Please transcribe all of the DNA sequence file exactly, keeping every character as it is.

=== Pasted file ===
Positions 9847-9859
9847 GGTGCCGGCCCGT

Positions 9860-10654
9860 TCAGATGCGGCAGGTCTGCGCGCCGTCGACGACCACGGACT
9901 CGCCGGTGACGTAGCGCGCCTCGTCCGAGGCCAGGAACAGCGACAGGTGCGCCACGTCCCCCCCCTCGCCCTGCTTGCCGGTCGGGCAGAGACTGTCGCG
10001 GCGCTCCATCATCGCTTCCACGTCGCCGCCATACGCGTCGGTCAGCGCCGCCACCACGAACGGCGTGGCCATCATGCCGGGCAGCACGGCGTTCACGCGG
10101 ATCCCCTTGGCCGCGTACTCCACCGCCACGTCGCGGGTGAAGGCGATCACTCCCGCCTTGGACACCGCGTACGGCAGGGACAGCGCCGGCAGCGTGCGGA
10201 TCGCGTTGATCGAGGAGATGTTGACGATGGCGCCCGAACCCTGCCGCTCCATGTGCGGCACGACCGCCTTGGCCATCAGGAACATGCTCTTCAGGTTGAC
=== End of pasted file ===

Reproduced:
Positions 9847-9859
9847 GGTGCCGGCCCGT

Positions 9860-10654
9860 TCAGATGCGGCAGGTCTGCGCGCCGTCGACGACCACGGACT
9901 CGCCGGTGACGTAGCGCGCCTCGTCCGAGGCCAGGAACAGCGACAGGTGCGCCACGTCCCCCCCCTCGCCCTGCTTGCCGGTCGGGCAGAGACTGTCGCG
10001 GCGCTCCATCATCGCTTCCACGTCGCCGCCATACGCGTCGGTCAGCGCCGCCACCACGAACGGCGTGGCCATCATGCCGGGCAGCACGGCGTTCACGCGG
10101 ATCCCCTTGGCCGCGTACTCCACCGCCACGTCGCGGGTGAAGGCGATCACTCCCGCCTTGGACACCGCGTACGGCAGGGACAGCGCCGGCAGCGTGCGGA
10201 TCGCGTTGATCGAGGAGATGTTGACGATGGCGCCCGAACCCTGCCGCTCCATGTGCGGCACGACCGCCTTGGCCATCAGGAACATGCTCTTCAGGTTGAC